My father the musician taught me theory and composition at the dinner table; I started violin at three and piano at five. We played games at the keyboard – the Goldberg Variations in retrograde? Sure. Transpose a Brahms Intermezzo and play it in the style of Mozart? Got it. We were our own “early-morning-on-Sunday-NPR-Music-Show”. I did sight singing in solfege and learned Guido’s hand. I spoke the language of music long before I read with ease. My mother the teacher meanwhile taught me to read, and I did so voraciously. We did crosswords together – first there were kids puzzles that she would bring home from school, then the grown up versions.
    As the child of teachers, I grew up, in a way, in school. Professional Development days for Mom meant a day at the college with Dad. I’d play Paganini or Lully for his first Music Appreciation class and then he’d give me the option of staying for theory or music history or whatever he had the rest of the day. If I didn’t want to, I could go sit in on just about any class I wanted – chemistry or microbiology, history, literature, or art. All the faculty knew me and knew I’d be quiet and attentive.
    I found Pam the week before I turned 19. She is short: small hands, small feet, 5’2″, with long blonde hair and blue eyes. She’s heavy and loud and had fought various addictions in the intervening decades. She is an astoundingly talented cook. She can’t tell the truth, and I can’t blame her. She asked me to call her Mom.
    Pam was in our wedding about a month after giving birth to my half-sister. Michelle has her father’s Colombian coloring but my and Pam’s wavy hair. Since the wedding, Pam has tried to get me to New York to visit, offering the only bribe she has: information. We don’t talk. I’ve gotten phone calls from four men who think they’re my father; none are willing to to go for a DNA test. I’ve talked to the man who is either my grandfather or my father and the woman who might’ve administered the unsuccessful late-term abortion. They think I want money.
    Dad died in April, and I miss him more than I thought possible. His cause of death was listed as the Hodgkins that almost killed him four decades before. Mom is making it. She’s tough, but I know she misses him. We talk once or twice a week and don’t talk about him. My sister is closer to home than I am and thinks she has to take care of Mom. It’s been five years since I’ve talked to Pam and I don’t need to, which makes all the fighting I did years ago with Mom and Dad seem petty, somehow. The “father-of-the-week” routine I’ve fallen into is odd, to say the least, especially now that Dad’s gone. I’d love to ask him what he thinks of all this, just like I’d love to share the new Hillary Hahn CD or the newly remastered Goldberg Bach partitas.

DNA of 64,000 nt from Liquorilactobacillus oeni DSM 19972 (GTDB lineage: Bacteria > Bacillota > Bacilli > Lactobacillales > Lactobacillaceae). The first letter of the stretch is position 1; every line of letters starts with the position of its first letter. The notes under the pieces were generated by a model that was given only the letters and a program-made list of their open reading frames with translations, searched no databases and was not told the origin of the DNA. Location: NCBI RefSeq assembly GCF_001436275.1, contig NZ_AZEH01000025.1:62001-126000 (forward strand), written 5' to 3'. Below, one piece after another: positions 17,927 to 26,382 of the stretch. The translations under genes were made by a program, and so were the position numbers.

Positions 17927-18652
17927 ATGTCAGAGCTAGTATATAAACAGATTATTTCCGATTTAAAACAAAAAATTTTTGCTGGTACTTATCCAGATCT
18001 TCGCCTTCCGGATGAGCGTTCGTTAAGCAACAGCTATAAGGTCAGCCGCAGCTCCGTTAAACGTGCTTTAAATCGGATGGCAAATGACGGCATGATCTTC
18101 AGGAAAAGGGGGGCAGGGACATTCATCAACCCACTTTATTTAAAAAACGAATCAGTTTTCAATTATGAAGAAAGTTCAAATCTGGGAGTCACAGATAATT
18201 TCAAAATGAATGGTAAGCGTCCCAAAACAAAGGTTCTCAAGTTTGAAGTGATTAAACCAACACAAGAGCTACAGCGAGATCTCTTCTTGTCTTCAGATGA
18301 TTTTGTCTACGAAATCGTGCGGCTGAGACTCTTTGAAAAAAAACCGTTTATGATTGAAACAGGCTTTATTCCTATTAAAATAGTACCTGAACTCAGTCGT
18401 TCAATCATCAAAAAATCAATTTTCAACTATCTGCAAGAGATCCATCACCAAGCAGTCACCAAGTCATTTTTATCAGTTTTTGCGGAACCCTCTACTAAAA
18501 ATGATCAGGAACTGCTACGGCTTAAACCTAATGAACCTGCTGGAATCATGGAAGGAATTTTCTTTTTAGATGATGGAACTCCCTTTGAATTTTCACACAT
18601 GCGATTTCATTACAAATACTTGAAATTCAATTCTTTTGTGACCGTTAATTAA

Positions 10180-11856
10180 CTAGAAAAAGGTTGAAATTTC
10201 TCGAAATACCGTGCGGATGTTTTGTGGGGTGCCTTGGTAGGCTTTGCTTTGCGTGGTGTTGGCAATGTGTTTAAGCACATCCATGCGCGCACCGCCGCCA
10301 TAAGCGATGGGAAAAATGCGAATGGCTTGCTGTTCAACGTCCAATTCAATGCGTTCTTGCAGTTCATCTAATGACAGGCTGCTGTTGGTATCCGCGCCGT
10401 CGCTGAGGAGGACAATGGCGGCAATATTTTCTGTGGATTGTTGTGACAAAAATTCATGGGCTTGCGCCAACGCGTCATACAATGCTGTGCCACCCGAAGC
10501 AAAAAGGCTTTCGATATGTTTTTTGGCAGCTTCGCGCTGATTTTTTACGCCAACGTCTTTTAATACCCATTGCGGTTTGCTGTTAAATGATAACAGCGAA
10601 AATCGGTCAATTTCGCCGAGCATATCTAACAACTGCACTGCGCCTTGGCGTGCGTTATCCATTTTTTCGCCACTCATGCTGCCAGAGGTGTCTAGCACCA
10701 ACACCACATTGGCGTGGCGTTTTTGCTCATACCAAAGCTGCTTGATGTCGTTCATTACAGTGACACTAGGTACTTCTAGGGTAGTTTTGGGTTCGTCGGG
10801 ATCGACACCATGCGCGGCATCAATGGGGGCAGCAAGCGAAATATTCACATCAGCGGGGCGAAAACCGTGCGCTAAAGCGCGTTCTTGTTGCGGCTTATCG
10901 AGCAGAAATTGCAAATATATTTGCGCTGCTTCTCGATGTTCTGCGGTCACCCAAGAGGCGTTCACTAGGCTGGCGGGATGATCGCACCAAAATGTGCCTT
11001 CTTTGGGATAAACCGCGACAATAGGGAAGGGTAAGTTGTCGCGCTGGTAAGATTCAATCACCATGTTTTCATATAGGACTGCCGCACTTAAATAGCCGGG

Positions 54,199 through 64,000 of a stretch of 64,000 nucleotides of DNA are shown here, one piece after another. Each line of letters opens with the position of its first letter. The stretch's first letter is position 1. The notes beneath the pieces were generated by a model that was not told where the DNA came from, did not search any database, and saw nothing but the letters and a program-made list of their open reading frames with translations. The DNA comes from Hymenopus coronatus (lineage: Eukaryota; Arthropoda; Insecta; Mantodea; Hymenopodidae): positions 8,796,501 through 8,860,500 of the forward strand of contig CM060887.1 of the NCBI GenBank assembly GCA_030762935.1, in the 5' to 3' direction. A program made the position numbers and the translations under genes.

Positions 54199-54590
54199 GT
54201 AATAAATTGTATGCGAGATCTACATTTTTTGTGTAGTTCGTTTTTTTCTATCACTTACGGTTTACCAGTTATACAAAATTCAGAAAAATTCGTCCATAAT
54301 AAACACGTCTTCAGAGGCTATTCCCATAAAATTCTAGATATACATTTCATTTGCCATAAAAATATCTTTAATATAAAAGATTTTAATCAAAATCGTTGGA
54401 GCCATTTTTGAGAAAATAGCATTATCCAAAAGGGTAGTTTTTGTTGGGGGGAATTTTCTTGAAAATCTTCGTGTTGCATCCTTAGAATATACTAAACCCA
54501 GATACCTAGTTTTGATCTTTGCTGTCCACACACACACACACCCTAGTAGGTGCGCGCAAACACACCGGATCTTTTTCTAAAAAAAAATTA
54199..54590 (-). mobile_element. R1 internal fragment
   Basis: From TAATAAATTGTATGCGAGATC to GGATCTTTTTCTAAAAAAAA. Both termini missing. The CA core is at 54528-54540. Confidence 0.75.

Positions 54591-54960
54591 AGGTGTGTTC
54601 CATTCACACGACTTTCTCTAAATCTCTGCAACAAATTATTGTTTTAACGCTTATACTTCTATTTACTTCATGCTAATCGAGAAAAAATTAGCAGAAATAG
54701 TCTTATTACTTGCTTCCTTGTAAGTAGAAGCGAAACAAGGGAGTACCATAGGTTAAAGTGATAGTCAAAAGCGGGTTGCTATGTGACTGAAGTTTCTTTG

12. My parents are both dead. My mother was great: beautiful, intelligent, handy and a great cook. She taught me that women could do anything so I’ve always liked strong and clever women.
    My father and I didn’t get along but I probably got my sense of humor from him. He was an uber-Republican so we fought about politics from 1972 until he died in 2002.
    They both lived into their mid 80’s so I expect to be a cranky old man some day. Get off my lawn, Athenae…

  13. Heh. My volk were dirty fucking hippies. After Vietnam era service as a naval medic, D met M through M’s brother (they were serving at the same medical center. Within four months of his discharge, they were married, D was in undergrad school, and the war protests began.
    It didn’t end there, though. I was marching on Washington before I was out of a stroller, complete with embrodered peace signs on my nappies. We marched against the war, for civil rights, and for the ERA.
    Of course, trying to go to school full time, raise a child and maintain your position on the FBI’s watch list put a strain on their marriage, so they split up for a while. M decided to go to school to become a nurse. D decided to work the land at a commune that included some ladies with…’UGE tracts of land. My grandma kept me during the day. M got her degree, the allure of cleaning the chicken coop wore off for D and they remarried each other. D promptly began grad school, we relocated, and I began the task of trying to work through all the strangeness of school, divorce and remarriage, and the constant encouragement to be a political activist in kindergarten.
    I’ve always had some issues with D, mainly because we are so much alike. But I’ve always been extraordinarily proud of him. Teaching never worked out for him, as its hard to get tenure when you’re opinionated and not inclined to keep your mouth shut. M worked in nursing for thirty years, gathering up a degree in busienss and hospital administration while she was at it. Now that they are looking forward to retirement, they’re goal is to spend teir time riding Harleys through the country, thirlling all of their grandaughters whenever they roar up to the door. They are megafun grandparents.
    What can I say-if I do half as well with my own family, raising children who are empathetic, connected and vested in the well being of their world, generous and strong…well, I’ll be doing pretty damn good.